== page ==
In the next few years, doctors may start injecting people with human embryonic stem cells to treat maladies such as multiple sclerosis and diabetes. However, tracking those cells, which can differentiate into any cell type in the body, is a challenge. In animal studies (SN: 9/1/01, p. 143: Stem cell research marches on), researchers dissect their subjects to find out where such cells go and how they develop.
Fortunately, stem cells readily absorb composite magnetic particles called magnetodendrimers. These “sticky” specks could open the way to monitoring stem cell therapy without invading the body, says Jeff W. M. Bulte of Johns Hopkins University School of Medicine in Baltimore.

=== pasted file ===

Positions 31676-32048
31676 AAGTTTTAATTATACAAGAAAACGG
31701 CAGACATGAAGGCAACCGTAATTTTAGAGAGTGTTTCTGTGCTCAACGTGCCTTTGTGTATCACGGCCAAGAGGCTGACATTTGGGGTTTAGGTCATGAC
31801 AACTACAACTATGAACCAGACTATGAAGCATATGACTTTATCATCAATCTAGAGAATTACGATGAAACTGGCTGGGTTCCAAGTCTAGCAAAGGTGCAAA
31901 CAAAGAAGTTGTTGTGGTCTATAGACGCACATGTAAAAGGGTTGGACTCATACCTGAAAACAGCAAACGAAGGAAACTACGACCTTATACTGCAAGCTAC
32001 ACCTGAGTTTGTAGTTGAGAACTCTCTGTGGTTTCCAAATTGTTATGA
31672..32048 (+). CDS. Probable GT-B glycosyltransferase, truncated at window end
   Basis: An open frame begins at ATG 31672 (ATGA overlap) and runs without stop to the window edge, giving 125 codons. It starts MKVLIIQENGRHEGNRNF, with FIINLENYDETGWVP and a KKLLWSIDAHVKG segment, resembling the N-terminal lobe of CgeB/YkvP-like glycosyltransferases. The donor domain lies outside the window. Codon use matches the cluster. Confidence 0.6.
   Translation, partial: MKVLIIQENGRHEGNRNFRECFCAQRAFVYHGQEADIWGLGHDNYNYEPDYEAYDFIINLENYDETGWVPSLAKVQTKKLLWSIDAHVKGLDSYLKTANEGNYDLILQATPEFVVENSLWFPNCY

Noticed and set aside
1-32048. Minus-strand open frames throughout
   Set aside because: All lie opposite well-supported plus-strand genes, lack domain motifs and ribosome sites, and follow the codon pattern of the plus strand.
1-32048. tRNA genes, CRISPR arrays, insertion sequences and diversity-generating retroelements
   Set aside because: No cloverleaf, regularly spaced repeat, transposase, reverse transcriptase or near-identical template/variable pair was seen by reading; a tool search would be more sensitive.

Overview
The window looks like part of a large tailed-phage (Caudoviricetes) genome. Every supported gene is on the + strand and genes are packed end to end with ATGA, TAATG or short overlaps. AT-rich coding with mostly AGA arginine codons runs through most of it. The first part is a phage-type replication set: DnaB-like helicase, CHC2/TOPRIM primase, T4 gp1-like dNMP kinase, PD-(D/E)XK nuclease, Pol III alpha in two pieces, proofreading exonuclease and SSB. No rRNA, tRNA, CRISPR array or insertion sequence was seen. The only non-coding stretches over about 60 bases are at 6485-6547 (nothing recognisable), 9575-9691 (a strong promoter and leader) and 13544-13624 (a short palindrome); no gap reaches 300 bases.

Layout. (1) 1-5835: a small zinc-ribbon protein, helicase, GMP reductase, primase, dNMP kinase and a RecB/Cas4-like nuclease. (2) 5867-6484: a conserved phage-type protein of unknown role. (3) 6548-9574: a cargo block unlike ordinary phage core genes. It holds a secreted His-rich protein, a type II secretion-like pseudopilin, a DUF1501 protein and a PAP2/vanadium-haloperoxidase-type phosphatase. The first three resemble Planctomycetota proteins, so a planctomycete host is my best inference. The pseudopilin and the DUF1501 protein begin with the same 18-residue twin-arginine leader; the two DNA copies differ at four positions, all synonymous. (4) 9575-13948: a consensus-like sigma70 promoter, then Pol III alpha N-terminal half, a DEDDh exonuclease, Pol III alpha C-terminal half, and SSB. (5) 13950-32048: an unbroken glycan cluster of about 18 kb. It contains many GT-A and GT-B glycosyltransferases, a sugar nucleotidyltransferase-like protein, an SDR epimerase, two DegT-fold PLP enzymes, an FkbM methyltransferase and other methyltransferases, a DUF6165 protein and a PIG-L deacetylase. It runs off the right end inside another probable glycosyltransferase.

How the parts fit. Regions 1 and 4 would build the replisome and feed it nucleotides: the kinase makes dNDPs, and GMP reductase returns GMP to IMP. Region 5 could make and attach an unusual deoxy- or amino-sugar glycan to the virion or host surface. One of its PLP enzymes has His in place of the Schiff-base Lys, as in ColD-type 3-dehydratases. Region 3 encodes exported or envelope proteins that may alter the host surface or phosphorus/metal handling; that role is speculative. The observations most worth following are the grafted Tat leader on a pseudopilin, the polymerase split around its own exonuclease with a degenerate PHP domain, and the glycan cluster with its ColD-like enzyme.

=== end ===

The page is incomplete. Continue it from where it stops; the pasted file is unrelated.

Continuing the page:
He and his colleagues have created the particles by marrying magnetic iron oxide crystals to intricately branched polymers called dendrimers (SN: 6/21/97, p. 384). Because of their electrical charges and bristly structure, the new particles stick to and penetrate stem cells in a test tube.
In the December Nature Biotechnology, Bulte and his coworkers report that stem cells took up sufficient numbers of magnetodendrimers to become visible in standard magnetic resonance imaging (MRI) scans. Although there are other ways to noninvasively track cells, such as by slipping radioactive labels into target cells, those methods aren’t as precise at locating the cells as MRI is, Bulte says.
The researchers injected cells harboring magnetodendrimers into the brains of newborn rats that had been genetically engineered to lack a critical nerve cell coating called myelin. This coating degrades in people with multiple sclerosis. Using MRI repeatedly over several weeks, the team watched the injected cells migrate within the brain and become cells capable of manufacturing the needed coating.